Burning Art

Burning Artwork

So you’re planning on building something beautiful and then burning it? Great – but before you design and plan with a mind to burn your piece, consider carefully whether burning is important to the meaning of your piece. Just because the piece is going to AfrikaBurn doesn’t mean you have to send your artwork up in a ball of flames. We love art that burns beautifully – but we also really love art that has a life beyond Tankwa Town.

Should You Burn Your Artwork?

Not everything can or should burn. For example, if the piece can be re-purposed and re-erected in another location where it will bring joy or beauty to another community, that’s a clear case for not burning it. Another case would be if the materials you used to build the piece could be donated to a community in need and re-purposed for building materials. In the case of artworks built using plastics or other materials that give off toxic fumes, there’s a clear case to definitely not burn. When you register your project, these are things that our Art Committee and the Pyro Team will consider in assessing your request to burn your piece based on your motivation and design.

Building a sculpture, and building a sculpture to burn are two very different things. If you’re intending to build a sculpture that burns remember that effectively you are building a fire that looks like a sculpture. This means that burning it is an integral part of the design of your artwork.

If you can, get advice from a pyrotechnician.  If you don’t have a tame one of your own at home, contact art@afrikaburn.com for input on your build and burn plans.

Consider how your structure will burn. A good guide is the fire triangle. To burn well, a fire needs fuel, heat and oxygen. Let’s look at each of these:


You should build your structure from wood, fabric, and other good fuels. The size and spread of fuels affects the burn, with small or thin pieces burning quickly, as opposed to thick beams that will be hard to light and take longer to burn through. You can top up the structure with accelerants such as wax and paraffin to make the burn quicker. No napalm or other nasty chemical cocktails! Wood scraps and waste cloth also help. In fact, if you’re building to burn you really should be using as much reclaimed, recycled or waste material as possible. Avoid petrol as it is very volatile and can be explosive. Diesel can be hard to set alight.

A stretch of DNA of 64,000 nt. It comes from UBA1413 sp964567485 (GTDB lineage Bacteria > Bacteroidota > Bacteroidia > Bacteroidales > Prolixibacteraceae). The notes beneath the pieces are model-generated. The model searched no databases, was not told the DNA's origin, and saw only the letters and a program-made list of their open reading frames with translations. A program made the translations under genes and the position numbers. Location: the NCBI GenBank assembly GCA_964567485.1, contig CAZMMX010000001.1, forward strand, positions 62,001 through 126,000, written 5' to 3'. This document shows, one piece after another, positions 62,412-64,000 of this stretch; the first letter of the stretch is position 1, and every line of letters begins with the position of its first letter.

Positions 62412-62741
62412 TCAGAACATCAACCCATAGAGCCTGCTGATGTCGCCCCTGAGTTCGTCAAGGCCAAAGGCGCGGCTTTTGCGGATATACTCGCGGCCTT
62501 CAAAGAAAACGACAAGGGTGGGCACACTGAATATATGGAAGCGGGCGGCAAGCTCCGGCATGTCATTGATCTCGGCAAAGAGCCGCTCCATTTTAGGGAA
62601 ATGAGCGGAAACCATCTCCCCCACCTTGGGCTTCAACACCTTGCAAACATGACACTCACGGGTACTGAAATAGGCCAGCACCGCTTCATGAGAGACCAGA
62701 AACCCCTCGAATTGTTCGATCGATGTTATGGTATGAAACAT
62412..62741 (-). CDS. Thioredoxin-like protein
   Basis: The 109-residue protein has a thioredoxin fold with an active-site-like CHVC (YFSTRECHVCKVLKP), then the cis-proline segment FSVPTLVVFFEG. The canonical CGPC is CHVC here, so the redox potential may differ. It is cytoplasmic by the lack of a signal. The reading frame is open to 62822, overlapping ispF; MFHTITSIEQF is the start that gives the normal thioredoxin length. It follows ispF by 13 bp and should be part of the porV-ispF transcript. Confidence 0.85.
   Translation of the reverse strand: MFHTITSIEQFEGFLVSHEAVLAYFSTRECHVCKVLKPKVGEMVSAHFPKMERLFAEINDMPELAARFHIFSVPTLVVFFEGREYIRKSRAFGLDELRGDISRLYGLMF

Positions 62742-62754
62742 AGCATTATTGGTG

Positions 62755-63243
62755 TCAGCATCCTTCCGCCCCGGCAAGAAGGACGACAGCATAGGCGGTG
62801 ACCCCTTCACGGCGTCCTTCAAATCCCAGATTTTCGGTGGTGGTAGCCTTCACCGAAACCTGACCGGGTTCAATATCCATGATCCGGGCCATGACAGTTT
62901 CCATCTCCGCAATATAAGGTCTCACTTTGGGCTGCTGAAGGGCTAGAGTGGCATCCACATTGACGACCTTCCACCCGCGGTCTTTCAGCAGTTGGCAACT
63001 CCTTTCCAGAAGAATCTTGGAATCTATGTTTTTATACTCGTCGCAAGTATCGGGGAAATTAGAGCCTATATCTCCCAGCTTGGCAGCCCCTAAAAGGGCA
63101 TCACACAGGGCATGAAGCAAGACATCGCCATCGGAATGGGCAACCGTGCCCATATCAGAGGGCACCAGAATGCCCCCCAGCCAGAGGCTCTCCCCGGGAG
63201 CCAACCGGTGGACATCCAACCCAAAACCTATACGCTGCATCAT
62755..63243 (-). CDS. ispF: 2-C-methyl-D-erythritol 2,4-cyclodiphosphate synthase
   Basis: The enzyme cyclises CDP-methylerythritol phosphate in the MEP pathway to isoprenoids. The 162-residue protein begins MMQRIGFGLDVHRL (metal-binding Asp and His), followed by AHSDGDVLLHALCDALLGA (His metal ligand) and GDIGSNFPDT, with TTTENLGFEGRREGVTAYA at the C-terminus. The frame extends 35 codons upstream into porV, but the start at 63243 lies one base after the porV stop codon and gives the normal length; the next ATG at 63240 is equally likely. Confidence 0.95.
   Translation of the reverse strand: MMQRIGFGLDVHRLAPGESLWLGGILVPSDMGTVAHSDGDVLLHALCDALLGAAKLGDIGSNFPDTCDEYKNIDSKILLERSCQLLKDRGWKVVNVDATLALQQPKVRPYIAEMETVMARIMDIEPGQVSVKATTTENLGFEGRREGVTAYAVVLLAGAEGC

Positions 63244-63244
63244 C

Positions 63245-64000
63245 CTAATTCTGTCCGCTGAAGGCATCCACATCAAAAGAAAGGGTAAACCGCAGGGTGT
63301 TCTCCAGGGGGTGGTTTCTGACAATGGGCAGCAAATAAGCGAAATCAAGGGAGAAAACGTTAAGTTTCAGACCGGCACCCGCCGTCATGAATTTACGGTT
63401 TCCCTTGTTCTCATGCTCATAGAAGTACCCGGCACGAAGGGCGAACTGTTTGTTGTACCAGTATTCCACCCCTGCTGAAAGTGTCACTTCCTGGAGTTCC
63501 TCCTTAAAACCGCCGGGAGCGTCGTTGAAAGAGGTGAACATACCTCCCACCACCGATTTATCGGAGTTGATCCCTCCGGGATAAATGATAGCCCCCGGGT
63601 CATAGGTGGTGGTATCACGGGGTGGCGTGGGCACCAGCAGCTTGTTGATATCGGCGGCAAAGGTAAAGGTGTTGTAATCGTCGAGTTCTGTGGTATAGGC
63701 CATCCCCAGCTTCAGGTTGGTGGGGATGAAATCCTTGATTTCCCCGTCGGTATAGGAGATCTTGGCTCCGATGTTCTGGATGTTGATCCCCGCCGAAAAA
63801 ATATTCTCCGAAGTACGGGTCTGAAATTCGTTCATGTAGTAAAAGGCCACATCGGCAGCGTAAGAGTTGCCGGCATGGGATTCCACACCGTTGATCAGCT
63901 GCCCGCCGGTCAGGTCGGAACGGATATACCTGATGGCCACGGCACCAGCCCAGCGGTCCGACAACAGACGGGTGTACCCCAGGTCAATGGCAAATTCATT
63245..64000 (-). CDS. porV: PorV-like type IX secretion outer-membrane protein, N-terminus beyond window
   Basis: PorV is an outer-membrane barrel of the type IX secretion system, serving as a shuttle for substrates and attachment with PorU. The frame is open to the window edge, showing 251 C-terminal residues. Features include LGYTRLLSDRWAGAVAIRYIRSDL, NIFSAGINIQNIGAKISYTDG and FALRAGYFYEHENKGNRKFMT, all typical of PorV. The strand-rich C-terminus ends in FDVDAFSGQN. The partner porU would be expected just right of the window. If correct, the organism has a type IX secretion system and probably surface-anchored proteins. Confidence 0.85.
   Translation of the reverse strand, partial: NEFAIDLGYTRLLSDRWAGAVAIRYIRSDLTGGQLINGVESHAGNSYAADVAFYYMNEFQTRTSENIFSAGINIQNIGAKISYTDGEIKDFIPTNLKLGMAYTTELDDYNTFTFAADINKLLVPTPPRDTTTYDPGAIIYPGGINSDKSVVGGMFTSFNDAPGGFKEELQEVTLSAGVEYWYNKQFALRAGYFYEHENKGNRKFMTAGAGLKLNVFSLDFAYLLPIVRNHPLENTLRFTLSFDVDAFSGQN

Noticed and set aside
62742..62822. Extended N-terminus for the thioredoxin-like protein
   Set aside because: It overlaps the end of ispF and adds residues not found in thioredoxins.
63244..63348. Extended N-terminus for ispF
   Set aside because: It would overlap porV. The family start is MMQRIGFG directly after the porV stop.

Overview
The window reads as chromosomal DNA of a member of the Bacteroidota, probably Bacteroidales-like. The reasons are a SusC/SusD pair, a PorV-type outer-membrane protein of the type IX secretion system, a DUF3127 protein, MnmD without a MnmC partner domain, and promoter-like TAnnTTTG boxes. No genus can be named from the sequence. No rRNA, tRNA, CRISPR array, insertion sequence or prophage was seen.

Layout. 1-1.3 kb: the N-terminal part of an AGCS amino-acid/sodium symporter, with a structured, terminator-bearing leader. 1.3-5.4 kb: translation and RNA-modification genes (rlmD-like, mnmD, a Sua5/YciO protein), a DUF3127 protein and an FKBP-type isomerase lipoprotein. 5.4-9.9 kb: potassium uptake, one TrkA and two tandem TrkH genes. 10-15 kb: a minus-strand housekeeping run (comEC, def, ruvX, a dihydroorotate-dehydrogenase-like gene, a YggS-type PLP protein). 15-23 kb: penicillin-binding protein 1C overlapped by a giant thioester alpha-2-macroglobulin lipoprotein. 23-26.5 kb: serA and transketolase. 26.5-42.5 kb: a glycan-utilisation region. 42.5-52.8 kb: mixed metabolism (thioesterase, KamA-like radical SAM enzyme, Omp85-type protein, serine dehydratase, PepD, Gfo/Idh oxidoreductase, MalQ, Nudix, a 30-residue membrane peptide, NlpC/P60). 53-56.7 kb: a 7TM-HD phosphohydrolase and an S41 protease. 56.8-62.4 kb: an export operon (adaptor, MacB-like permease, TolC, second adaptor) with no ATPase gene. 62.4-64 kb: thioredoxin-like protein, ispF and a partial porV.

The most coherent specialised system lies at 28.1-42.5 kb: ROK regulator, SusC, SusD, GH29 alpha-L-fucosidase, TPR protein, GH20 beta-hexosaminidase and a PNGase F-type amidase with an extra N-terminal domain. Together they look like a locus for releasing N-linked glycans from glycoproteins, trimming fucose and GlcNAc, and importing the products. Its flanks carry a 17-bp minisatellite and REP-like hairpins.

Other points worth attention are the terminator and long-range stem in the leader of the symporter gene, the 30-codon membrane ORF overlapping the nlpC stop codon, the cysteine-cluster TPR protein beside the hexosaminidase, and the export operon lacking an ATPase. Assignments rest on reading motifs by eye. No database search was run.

Heat is spread three ways, namely conduction, convection and radiation. Convection is the most important of these for burning a sculpture. Start the fire at the bottom, and design your sculpture with chimneys in it to channel the heat. Chimneys also trap radiant heat. By contrast, open or latticed structures are hard to burn.


In most cases there is plenty of oxygen available, but again chimneys are useful to get a flow of air through the sculpture. Make sure that the chimney has openings at both ends to let air through.


Avoid any materials that will give off toxic gases when burning. Plastics such as PVC, foam, some paints and treated wood all give off noxious gasses when set on fire. The best materials are untreated wood and cotton cloth.

Please use natural reclaimed, recycled and waste material wherever possible.


Burning your piece is an artwork on its own and a lot goes into it.

Our Fire and Art teams are committed to assist with your burn, but it’s your responsibility to provide all relevant and specific information about your piece and plans, to read and respond to emails, to attend pyro and safety workshops, to read all information available, and ask for more information if needed.

If you’re planning a large burn and/or if it involves a complex fire component, we strongly suggest that you designate a fire person in your team. This person is responsible for organising the safety of your burn, including organise and manage your burn perimeter and make sure that there are fire extinguishers on hand in case of an emergency, etc.

And don’t forget that you’ll need to clean your site thoroughly the morning after your burn. This includes the removal of all burn debris – charred wood, nails and staples and other metal, even the ash must be swept up and taken away for appropriate disposal when you return home.

Compulsory reading: Fire Art Safety Document


Burns are subject to assessment and only some will be scheduled. These are exceptional structures, designed to burn beautifully, or needing to be burnt for reasons inherent in the meaning or intention of the piece.

Why do we limit the number of burns?

A burn is a period of intense energy – whether combustive and celebratory, or introspective and meditative – and it draws people together. Having numerous burns dilutes the potency of that experience, for everyone. When there are lots of burns, the immediacy and potency of the experience is lost if we’re hustling off to find the next one. And for the crew who find themselves burning alone, it can feel like a bit of a letdown.

The most important practical reason is that we simply don’t have the space and the resources to properly manage numerous burns on any one night. The placement of burning artworks is a complex compromise between curatorial intentions, the use of existing burn scars, and keeping a safe distance from other installations and camping areas. At the same time maintaining a burn perimeter is demanding work, and our Health & Safety crew work tirelessly at it to keep us (and our city) from accidental injury.

Please be aware that although we always try to accommodate your burn schedule preferences, this is not always possible. If that’s the case, we’ll discuss it with you. And then, of course, there’s the weather, which is the ultimate boss of Tankwa Town and doesn’t allow for discussions.

If you have any question, please send an email to art@afrikaburn.com

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